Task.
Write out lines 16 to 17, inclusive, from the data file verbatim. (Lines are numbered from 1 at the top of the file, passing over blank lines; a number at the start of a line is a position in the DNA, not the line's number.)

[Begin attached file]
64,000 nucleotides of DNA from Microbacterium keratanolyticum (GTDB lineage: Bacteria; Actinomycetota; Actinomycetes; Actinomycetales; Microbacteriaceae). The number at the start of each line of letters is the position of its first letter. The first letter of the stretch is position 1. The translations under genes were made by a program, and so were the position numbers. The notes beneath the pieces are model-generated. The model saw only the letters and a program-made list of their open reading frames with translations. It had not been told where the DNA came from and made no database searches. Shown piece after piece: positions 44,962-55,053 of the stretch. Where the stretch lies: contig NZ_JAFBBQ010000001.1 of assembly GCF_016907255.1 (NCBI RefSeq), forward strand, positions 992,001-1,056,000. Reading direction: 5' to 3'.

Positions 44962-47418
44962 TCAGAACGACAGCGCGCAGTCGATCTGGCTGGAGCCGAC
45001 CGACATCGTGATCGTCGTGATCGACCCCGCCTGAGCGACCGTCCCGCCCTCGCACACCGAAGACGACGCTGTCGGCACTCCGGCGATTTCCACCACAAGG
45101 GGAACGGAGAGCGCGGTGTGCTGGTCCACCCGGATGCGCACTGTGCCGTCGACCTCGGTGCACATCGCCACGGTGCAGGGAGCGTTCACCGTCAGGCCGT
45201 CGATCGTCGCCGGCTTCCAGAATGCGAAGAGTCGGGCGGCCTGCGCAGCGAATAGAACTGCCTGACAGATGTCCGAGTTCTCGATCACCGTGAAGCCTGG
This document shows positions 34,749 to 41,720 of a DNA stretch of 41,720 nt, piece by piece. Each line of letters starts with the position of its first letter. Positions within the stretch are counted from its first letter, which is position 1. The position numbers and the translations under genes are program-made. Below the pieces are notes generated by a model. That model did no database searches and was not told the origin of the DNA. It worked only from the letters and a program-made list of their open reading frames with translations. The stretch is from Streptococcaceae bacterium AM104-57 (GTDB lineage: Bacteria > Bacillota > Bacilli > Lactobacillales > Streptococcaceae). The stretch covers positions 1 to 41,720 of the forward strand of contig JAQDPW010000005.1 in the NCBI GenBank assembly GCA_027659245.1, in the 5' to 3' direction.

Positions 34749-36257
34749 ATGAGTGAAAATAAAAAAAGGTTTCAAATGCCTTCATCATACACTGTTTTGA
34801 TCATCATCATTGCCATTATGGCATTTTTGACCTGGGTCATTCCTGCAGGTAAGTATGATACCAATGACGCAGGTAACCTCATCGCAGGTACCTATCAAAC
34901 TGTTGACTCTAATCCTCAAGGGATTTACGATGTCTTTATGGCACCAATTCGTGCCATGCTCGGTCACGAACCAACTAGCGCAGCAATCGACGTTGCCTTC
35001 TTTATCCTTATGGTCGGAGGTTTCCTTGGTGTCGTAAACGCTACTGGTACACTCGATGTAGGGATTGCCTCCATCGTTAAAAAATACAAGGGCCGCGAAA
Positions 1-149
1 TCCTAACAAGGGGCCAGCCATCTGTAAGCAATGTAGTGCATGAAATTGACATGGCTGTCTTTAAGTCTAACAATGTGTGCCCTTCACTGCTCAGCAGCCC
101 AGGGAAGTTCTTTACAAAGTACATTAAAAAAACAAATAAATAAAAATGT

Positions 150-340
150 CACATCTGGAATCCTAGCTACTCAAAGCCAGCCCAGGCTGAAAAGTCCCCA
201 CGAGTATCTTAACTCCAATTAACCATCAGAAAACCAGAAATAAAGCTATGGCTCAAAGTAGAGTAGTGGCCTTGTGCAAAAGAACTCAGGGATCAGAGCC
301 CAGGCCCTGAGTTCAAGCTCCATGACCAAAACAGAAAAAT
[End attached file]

Positions 150-340
150 CACATCTGGAATCCTAGCTACTCAAAGCCAGCCCAGGCTGAAAAGTCCCCA